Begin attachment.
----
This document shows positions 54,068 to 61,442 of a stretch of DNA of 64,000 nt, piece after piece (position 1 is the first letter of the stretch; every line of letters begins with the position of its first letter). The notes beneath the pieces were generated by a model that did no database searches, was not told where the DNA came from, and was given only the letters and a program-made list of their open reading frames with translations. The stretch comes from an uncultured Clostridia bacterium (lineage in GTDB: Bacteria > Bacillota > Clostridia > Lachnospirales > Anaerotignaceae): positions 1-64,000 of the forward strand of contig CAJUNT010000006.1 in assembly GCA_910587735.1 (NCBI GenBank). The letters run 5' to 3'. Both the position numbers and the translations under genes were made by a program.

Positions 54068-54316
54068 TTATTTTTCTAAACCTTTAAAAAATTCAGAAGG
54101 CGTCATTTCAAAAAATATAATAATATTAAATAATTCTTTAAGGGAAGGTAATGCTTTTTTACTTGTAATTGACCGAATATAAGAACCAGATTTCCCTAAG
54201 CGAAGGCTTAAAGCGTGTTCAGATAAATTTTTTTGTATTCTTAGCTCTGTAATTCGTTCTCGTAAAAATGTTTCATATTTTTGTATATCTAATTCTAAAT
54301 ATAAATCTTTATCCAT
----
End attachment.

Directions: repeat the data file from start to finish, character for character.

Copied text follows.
This document shows positions 54,068 to 61,442 of a stretch of DNA of 64,000 nt, piece after piece (position 1 is the first letter of the stretch; every line of letters begins with the position of its first letter). The notes beneath the pieces were generated by a model that did no database searches, was not told where the DNA came from, and was given only the letters and a program-made list of their open reading frames with translations. The stretch comes from an uncultured Clostridia bacterium (lineage in GTDB: Bacteria > Bacillota > Clostridia > Lachnospirales > Anaerotignaceae): positions 1-64,000 of the forward strand of contig CAJUNT010000006.1 in assembly GCA_910587735.1 (NCBI GenBank). The letters run 5' to 3'. Both the position numbers and the translations under genes were made by a program.

Positions 54068-54316
54068 TTATTTTTCTAAACCTTTAAAAAATTCAGAAGG
54101 CGTCATTTCAAAAAATATAATAATATTAAATAATTCTTTAAGGGAAGGTAATGCTTTTTTACTTGTAATTGACCGAATATAAGAACCAGATTTCCCTAAG
54201 CGAAGGCTTAAAGCGTGTTCAGATAAATTTTTTTGTATTCTTAGCTCTGTAATTCGTTCTCGTAAAAATGTTTCATATTTTTGTATATCTAATTCTAAAT
54301 ATAAATCTTTATCCAT